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Mon 22 Jun 2015 12:18 PM

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Oil prices nudge higher as worries ease over Greek debt

US oil output holding at highest since 1970s

Oil prices nudge higher as worries ease over Greek debt

Oil prices nudged higher in Asian trade on Monday, after
initially falling on concerns about the outcome of a eurozone meeting on the
Greek debt crisis later in the day and continuing worries about global
oversupply.

Prices rebounded
from early lows after a European Commission official tweeted the latest
proposal from Greece was a "good basis for progress" in Monday's
talks.

"We're
seeing ... a snap back from Friday's losses, which were too aggressive,"
said Ben Le Brun, market analyst with Sydney's OptionsXpress.

Oil prices fell
nearly 2 per cent on Friday over worries about a Greek debt default.

"On a 24
hour basis we'll see some volatility depending on what happens with
Greece," said Ric Spooner, chief market analyst at Sydney's CMC Markets.

Brent crude for
August delivery was up 29 cents at $63.31 a barrel as of 0648 GMT, after
dipping as much as 52 cents when Asian markets opened. The benchmark lost $1.24
in the previous session.

Front month US
crude was 19 cents higher at $59.80 a barrel, after finishing the previous
session down 84 cents.

Greek Prime
Minister Alexis Tsipras offered a new reforms package to foreign creditors on
Sunday in an effort to avoid default this month on 1.6 billion euros in debt
repayments to the International Monetary Fund.

Worries over
high domestic US oil production, which has held around 9.6 million barrels a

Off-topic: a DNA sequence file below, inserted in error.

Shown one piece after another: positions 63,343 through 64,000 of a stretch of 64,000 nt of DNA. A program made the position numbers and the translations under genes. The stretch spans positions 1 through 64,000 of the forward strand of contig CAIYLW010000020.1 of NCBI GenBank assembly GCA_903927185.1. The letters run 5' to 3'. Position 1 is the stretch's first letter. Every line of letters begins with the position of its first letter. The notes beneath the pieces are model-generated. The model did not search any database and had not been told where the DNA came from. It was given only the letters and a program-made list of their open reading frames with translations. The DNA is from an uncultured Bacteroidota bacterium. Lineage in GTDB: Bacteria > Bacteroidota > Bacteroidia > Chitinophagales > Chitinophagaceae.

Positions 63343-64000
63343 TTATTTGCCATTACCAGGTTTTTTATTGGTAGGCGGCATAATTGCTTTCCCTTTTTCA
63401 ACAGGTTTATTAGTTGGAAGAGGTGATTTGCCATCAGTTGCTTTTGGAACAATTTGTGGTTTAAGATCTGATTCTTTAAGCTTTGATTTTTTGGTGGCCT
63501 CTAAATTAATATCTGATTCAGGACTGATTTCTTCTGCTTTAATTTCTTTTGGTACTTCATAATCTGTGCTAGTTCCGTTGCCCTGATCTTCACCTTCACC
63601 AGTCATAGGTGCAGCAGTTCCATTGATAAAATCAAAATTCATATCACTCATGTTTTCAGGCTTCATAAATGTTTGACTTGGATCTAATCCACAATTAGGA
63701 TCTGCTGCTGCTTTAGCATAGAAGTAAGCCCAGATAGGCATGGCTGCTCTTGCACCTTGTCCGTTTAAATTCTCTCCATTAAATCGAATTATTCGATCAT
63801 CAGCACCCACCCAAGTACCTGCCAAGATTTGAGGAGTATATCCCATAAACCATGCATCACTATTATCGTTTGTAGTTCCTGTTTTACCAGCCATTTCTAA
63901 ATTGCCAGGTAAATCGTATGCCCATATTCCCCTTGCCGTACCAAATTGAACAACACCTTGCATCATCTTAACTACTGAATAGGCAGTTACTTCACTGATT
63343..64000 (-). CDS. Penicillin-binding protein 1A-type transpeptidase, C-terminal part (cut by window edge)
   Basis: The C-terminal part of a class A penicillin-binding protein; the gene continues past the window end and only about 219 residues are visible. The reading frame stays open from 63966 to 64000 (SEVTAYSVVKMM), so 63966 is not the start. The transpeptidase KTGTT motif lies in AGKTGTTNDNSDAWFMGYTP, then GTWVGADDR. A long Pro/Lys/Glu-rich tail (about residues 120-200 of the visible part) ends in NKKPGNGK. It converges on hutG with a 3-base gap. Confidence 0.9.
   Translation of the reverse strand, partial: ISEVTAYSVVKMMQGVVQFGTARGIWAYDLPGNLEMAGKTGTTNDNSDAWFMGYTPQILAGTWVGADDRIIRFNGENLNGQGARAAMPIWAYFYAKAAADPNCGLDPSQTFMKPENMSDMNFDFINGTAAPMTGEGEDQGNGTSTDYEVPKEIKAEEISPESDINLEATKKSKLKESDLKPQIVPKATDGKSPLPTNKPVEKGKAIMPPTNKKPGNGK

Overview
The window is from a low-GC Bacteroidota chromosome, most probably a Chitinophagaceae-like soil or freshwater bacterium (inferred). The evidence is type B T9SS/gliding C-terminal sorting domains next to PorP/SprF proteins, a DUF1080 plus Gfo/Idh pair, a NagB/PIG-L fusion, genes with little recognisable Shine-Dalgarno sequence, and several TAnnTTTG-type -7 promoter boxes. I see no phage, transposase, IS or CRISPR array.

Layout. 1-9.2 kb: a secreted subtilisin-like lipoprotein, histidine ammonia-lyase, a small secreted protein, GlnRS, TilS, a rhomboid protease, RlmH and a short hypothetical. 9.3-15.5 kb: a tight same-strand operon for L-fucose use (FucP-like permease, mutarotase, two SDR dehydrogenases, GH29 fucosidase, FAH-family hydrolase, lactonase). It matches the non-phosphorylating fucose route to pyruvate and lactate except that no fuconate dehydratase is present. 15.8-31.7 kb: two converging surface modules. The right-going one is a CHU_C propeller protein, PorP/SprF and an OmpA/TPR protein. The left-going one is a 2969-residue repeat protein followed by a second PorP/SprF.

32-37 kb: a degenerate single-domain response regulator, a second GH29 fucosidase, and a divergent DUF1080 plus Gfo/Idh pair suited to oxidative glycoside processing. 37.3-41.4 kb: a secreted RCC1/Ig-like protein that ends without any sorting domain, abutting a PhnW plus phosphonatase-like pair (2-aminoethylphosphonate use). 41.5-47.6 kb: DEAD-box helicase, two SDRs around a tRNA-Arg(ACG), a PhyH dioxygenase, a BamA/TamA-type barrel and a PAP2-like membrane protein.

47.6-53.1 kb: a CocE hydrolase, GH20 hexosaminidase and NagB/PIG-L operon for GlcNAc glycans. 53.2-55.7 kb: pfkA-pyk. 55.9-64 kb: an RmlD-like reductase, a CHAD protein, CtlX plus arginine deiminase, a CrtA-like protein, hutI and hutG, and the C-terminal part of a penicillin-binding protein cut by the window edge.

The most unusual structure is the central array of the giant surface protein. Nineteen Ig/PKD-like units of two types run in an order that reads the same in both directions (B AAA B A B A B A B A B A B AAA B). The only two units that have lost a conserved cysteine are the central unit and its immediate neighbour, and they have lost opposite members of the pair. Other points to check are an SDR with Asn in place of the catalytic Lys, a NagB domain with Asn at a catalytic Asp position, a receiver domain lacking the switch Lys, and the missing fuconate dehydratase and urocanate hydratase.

day - the highest level since the early 1970s, still weighed on oil prices,
Spooner said.

US oil
producers added a rig each in the Permian and Bakken shale basins last week,
fuelling worries over high domestic oil output, even as the total number of
active US rigs fell last week, data on Friday showed.

"My
expectation for a price increase is fairly limited," Spooner said. "One
way or another we are likely to see some production cuts. If we did see prices
go up then OPEC would increase production and/or US producers would increase
theirs as well."

Other analysts
also continue to point to the overhang of supply in the market.

Ten million
barrels of unsold crude - mainly from Nigeria - are held in offshore storage
despite strong summer demand, Morgan Stanley said in a research note on Monday,
posing a worrying outlook for oil in the second half of the year.

"If there
are this many challenged cargoes in this strong demand environment, we worry
about the outlook for physical oil this fall when crude runs and gasoline
demand fall seasonally," the note said.

And considering
the prospects of new supply from Libya and Iran a lower price environment seems
increasing likely, Morgan Stanley analysts said.

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